April 8th, 2011 Today I received an email from a friend who I had spoken to about a year ago about the importance of living at cause. He wrote: “The transition to living in cause is full of surprises and continues everyday. I often think of the moment when you pulled me aside and “warned” me about the difficulties and pitfalls of changing from living in cause to living in effect. Thank you for your words that day and know the lessons I learned at Rapport are with me still.” Living at cause means you make the choice about how you act and respond to the circumstance of life. It means that you are the cause of the outcomes in your life. On the other hand, being in effect means circumstances affect the outcomes of your life and there is no choice.
My friend had graduated from one of our leadership classes last year and made the declaration that he was now going to live at cause in every situation. Meaning, no matter what life dished out, he was going to choose to look at it in a positive light. He was going to be the master and commander of his life. You may think that such a life perspective is only for the Pollyanna’s of the world. There is too much that happens in life that is out of our control. I explained to my friend that his commitment was admirable and I warned him that it would not be easy and it worth it. I teach the importance of living at cause and it is difficult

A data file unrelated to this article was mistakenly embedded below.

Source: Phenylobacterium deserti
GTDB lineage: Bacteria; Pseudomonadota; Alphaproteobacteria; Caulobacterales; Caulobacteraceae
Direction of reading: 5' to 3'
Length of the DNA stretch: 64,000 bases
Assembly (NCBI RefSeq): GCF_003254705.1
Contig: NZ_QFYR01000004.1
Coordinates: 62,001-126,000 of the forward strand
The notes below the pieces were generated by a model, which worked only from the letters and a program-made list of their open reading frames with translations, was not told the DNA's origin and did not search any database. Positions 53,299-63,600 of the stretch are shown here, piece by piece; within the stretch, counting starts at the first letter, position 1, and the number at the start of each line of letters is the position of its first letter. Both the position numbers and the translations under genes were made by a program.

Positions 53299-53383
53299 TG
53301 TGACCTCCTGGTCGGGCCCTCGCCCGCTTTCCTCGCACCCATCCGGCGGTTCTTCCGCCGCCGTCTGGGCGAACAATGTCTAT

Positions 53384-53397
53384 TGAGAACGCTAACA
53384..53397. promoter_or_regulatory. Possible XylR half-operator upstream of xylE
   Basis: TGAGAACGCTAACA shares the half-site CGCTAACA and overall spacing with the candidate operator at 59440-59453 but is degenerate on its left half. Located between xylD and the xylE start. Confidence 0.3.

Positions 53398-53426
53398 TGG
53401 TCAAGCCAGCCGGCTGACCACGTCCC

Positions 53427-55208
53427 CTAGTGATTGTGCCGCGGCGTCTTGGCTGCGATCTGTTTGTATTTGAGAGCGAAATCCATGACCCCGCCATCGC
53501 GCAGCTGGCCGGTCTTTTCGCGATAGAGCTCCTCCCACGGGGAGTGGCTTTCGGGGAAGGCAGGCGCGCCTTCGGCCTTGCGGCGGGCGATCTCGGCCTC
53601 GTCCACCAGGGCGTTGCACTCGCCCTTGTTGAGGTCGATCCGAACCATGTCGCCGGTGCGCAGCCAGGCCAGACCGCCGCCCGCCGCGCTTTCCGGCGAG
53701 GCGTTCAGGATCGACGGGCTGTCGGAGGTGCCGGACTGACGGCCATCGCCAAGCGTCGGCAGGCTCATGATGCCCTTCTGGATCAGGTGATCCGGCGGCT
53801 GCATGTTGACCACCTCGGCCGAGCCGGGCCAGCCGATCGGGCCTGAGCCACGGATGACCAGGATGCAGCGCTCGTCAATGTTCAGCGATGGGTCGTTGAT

I believe that we determine our own outcomes of life. True, we cannot choose all the circumstances in our life, we can choose our responses to those circumstances. Stephen Covey states that 10% of life is what happens to us, 90% of life is how we choose to respond. This is a difficult doctrine because it means that we cannot blame spouses, bosses, friends, enemies or God for what happens to us. It means we are accountable and we cannot deflect blame. The email from my friend is more poignant to me, because today is the funeral of our mutual friend. This friend leaves us after losing his fight with cancer. He leaves behind a wife and young children who depended upon him for their support. At times like these, it is truly difficult to stay at cause. So why not just give in and be in effect? That is an option for each of us. Instead, I choose to do what I can to support his family. I choose to believe that my friend is no longer in pain. I choose to believe that as difficult as it will be for his wife and children to move forward, they may choose to do so and as a result, their lives will be blessed by the strength they develop. They will always have the memory of a beloved husband and father. Soon enough, I choose to believe they will all be joyously reunited. I choose to live at cause, it is worth the effort.